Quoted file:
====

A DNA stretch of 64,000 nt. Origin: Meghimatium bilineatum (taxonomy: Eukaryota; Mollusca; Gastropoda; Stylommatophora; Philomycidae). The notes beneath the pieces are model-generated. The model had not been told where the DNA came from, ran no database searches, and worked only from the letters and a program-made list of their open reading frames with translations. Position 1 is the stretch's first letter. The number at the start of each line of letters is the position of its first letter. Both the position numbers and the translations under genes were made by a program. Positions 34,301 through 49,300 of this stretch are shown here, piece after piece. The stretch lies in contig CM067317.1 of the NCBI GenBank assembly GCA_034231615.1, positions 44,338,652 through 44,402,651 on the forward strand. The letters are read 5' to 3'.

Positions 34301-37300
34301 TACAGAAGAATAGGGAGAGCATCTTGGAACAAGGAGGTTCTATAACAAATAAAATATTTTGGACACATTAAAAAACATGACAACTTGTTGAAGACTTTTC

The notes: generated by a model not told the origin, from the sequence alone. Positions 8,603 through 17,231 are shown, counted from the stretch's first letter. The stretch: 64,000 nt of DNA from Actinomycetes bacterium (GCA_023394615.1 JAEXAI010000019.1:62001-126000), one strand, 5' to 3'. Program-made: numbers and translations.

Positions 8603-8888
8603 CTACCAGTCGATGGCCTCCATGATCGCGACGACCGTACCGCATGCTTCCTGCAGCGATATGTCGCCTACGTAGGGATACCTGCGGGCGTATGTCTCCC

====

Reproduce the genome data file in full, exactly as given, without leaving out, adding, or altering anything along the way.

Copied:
A DNA stretch of 64,000 nt. Origin: Meghimatium bilineatum (taxonomy: Eukaryota; Mollusca; Gastropoda; Stylommatophora; Philomycidae). The notes beneath the pieces are model-generated. The model had not been told where the DNA came from, ran no database searches, and worked only from the letters and a program-made list of their open reading frames with translations. Position 1 is the stretch's first letter. The number at the start of each line of letters is the position of its first letter. Both the position numbers and the translations under genes were made by a program. Positions 34,301 through 49,300 of this stretch are shown here, piece after piece. The stretch lies in contig CM067317.1 of the NCBI GenBank assembly GCA_034231615.1, positions 44,338,652 through 44,402,651 on the forward strand. The letters are read 5' to 3'.

Positions 34301-37300
34301 TACAGAAGAATAGGGAGAGCATCTTGGAACAAGGAGGTTCTATAACAAATAAAATATTTTGGACACATTAAAAAACATGACAACTTGTTGAAGACTTTTC

The notes: generated by a model not told the origin, from the sequence alone. Positions 8,603 through 17,231 are shown, counted from the stretch's first letter. The stretch: 64,000 nt of DNA from Actinomycetes bacterium (GCA_023394615.1 JAEXAI010000019.1:62001-126000), one strand, 5' to 3'. Program-made: numbers and translations.

Positions 8603-8888
8603 CTACCAGTCGATGGCCTCCATGATCGCGACGACCGTACCGCATGCTTCCTGCAGCGATATGTCGCCTACGTAGGGATACCTGCGGGCGTATGTCTCCC